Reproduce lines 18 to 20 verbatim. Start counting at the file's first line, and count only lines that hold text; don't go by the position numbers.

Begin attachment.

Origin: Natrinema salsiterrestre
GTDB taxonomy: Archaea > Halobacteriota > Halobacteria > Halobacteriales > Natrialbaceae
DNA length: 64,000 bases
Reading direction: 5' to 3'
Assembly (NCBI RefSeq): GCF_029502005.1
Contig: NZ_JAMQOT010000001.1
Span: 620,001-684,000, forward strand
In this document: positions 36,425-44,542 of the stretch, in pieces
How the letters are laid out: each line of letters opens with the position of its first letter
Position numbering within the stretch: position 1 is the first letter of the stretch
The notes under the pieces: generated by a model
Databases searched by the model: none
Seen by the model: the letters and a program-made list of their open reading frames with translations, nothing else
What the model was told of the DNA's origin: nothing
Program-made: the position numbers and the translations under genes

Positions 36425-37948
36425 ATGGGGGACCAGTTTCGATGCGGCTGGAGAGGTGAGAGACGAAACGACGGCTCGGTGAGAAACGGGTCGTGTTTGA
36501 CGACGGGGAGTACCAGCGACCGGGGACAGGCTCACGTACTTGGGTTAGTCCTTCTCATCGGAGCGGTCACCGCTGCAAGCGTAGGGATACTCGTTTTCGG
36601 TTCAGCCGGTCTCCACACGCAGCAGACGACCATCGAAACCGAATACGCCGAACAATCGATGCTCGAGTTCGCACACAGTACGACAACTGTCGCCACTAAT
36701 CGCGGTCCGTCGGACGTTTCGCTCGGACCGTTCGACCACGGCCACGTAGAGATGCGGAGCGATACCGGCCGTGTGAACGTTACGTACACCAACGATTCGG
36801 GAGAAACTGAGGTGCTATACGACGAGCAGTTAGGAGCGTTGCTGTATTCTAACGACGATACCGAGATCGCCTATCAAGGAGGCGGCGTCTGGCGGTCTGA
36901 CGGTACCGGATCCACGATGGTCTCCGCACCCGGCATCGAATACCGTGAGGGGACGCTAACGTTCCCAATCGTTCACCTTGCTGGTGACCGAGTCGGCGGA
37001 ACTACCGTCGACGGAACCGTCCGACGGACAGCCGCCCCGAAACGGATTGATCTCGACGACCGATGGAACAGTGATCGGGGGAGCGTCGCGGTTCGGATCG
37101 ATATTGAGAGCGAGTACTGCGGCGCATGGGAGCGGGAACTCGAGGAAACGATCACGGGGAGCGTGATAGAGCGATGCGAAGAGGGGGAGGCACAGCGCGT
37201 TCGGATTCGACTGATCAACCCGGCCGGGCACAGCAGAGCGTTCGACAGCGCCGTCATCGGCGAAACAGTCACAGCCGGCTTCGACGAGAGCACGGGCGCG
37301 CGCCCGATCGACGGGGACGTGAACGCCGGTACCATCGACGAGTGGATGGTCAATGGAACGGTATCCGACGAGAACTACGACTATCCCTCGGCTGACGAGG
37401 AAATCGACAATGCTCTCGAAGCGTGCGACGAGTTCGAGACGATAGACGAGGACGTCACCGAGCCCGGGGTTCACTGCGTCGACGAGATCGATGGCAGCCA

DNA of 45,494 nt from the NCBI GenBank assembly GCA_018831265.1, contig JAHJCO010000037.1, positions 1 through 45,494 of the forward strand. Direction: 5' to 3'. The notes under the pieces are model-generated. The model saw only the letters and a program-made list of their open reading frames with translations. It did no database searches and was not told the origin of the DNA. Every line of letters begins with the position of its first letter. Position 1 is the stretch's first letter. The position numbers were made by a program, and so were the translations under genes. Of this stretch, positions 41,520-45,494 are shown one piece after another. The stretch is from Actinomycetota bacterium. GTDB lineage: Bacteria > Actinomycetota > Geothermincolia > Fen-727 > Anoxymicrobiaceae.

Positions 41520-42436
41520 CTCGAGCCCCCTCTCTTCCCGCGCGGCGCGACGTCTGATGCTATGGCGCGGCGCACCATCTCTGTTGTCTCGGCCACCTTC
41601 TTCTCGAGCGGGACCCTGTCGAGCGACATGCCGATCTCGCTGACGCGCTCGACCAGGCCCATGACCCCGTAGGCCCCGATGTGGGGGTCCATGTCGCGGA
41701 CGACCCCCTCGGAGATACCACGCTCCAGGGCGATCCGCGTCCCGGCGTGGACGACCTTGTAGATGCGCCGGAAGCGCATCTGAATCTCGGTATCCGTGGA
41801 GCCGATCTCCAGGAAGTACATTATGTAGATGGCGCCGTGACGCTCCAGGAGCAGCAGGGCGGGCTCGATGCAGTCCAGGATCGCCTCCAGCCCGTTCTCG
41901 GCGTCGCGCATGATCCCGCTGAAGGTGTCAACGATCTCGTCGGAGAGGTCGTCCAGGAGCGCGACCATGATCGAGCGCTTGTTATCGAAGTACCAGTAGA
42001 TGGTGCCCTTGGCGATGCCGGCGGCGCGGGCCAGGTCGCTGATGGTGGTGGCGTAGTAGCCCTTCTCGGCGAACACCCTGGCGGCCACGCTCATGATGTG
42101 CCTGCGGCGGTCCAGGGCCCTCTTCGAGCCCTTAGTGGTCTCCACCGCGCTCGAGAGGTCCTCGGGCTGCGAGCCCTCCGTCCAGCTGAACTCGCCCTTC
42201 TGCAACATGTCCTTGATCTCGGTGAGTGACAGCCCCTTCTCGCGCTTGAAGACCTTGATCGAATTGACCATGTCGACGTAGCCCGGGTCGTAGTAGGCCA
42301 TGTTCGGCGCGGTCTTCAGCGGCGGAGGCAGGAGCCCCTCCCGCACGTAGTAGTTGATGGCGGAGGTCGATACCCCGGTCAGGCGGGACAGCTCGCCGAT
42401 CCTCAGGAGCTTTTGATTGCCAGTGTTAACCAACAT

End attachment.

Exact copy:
36501 CGACGGGGAGTACCAGCGACCGGGGACAGGCTCACGTACTTGGGTTAGTCCTTCTCATCGGAGCGGTCACCGCTGCAAGCGTAGGGATACTCGTTTTCGG
36601 TTCAGCCGGTCTCCACACGCAGCAGACGACCATCGAAACCGAATACGCCGAACAATCGATGCTCGAGTTCGCACACAGTACGACAACTGTCGCCACTAAT
36701 CGCGGTCCGTCGGACGTTTCGCTCGGACCGTTCGACCACGGCCACGTAGAGATGCGGAGCGATACCGGCCGTGTGAACGTTACGTACACCAACGATTCGG